Supreme Court death penalty case may rest on Kavanaugh vote

A majority of the Supreme Court on Tuesday seemed to be sympathetic to the pleas of a Missouri man on death row, who argues the state’s method of lethal injection will cause him needless suffering due to a medical condition.

But the court grappled with whether Russell Bucklew should have to suggest a less painful way to die and if the lower court was right in assuming the medical professionals carrying out his execution are qualified.


President TrumpDonald John TrumpThe Hill's Morning Report - White House, Congress: Urgency of now around budget GOP presses Trump to make a deal on spending Democrats wary of handing Trump a win on infrastructure MORE’s newest court appointee, Justice Brett KavanaughBrett Michael KavanaughSupreme Court sides with Native American hunter as Gorsuch joins liberals Clash with Trump marks latest break with GOP leaders for Justin Amash ACLU, Women's March to hold nationwide protests over abortion bans MORE, who could be the swing vote in the case, asked if the state can go forward with the execution “even if the method creates gruesome and brutal pain.”

State Solicitor John Sauer argued anyone claiming the state’s method of execution would cause gruesome and brutal pain must offer an alternative under the court’s own ruling in Glossip v. Gross.

In the 2015 case, the justices ruled that inmates have to propose a reasonable alternative that would significantly lower their risk of pain to claim successfully that the state’s method of execution would violate the Constitution's ban on cruel and unusual punishment.

“Is there any limit to that?” Kavanaugh asked.

Sauer said if there is an attempt to deliberately inflict pain for the sake of pain, an alternative method would not be required.

He noted that the court has recognized it’s impossible to completely eliminate all risks of pain when it comes to execution.

Bucklew suffers from a rare medical disease known as cavernous hemangioma, which causes blood-filled tumors to grow in his head, neck and throat. If the state follows its lethal injection protocol, he says the tumors are likely to rupture, causing him to suffocate on his own blood, according to court documents.

The state argues Bucklew has failed to show he is “sure or very likely” to suffer severe pain from Pentobarbital, the state’s lethal injection drug.

Justice Sonia Sotomayor, an Obama appointee, wanted to know Bucklew’s current condition, particularly if the tracheostomy tube that was inserted for a tracheotomy surgery is still in place.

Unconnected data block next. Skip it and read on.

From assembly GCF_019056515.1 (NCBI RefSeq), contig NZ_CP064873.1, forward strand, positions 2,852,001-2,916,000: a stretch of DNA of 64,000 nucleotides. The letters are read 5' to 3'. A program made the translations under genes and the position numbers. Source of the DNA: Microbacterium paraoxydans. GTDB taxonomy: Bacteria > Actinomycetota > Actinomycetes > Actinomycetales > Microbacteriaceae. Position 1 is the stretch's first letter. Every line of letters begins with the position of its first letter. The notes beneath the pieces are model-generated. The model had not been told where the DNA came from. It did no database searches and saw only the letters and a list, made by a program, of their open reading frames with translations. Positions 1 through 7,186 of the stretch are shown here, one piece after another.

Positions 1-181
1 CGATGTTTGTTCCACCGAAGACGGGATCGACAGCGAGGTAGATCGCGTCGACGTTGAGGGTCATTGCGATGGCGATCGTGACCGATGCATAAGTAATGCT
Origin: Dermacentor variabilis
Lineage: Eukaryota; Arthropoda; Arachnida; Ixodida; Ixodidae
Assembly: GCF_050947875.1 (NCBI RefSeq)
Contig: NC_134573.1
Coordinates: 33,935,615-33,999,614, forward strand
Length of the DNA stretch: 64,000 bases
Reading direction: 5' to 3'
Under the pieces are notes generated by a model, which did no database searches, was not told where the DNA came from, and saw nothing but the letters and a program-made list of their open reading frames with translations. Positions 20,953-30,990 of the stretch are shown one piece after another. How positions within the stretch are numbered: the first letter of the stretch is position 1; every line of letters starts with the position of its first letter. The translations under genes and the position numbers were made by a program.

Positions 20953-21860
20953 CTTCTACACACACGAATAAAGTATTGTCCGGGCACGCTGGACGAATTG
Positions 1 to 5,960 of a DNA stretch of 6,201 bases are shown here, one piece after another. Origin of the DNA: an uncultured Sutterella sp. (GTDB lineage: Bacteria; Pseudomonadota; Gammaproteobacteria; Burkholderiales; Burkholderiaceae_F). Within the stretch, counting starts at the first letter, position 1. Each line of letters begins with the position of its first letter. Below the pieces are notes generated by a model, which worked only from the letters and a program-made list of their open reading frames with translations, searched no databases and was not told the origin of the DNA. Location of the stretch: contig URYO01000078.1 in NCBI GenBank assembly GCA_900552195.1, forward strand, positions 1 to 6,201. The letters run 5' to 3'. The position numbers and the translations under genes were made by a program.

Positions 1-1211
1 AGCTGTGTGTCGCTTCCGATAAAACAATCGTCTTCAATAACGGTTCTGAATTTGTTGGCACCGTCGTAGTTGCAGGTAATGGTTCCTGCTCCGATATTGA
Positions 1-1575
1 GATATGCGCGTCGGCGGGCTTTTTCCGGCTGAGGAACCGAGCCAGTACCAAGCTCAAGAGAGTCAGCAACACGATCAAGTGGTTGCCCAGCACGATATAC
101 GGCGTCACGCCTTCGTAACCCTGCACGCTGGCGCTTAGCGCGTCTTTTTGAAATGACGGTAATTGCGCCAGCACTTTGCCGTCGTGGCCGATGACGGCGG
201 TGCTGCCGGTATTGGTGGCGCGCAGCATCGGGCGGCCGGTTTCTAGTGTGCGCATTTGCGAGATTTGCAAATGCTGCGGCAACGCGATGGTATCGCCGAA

She asked if the trach moots much of Bucklew’s claim, asking if it will minimize the risk of him choking on his own blood.

Bucklew’s attorney, Robert Hochman, said his client still has the trach but there’s no indication of how long it will be in. 

“I don't think it can moot out the case because if the trach is removed, all of the problems return,” Hochman said, but he could not ascertain whether it would be in place for the execution.

"Isn't it your job to find out if it can be removed now?" Sotomayor asked, seemingly perturbed by the lack of information.

She stated that the court is hearing a totally different case if Bucklew has a trach. 

While Bucklew argues he’s not required to provide an alternative method of execution, he has proposed death by nitrogen hypoxia, or lethal gas.

State officials, however, say lethal nitrogen is not a reasonable alternative.

“Nitrogen hypoxia has never been tried by any state, Sauer said. “At this time, no protocol exists for execution by nitrogen hypoxia. No state has ever tried it.”


It was this argument that appeared to resonate with Chief Justice John Roberts, a George W. Bush appointee. He asked Bucklew’s attorney how it can be a reasonable alternative if it's never been used before.

“Well, one of the things we see often in the Eighth Amendment cases is the point or allegation that things can go wrong regardless of the method of execution. And it seems to me that if you have a method that no state has ever used, that danger is magnified,” he said.

Bucklew, who was convicted of forcibly raping and kidnapping his ex-girlfriend, murdering her boyfriend, and shooting at police in 1996, was scheduled to be put to death on March 20 until the Supreme Court stayed his execution by a 5-4 vote. 

The chief justice, along with Justices Clarence Thomas, Samuel Alito and Neil Gorsuch, of the court’s conservative wing, said they would have denied his request for a stay.

Since Kavanaugh was not yet on the bench, he could prove to be the deciding vote in the case. 

A ruling is due to be released before the end of June.

-- Updated 1:55 p.m.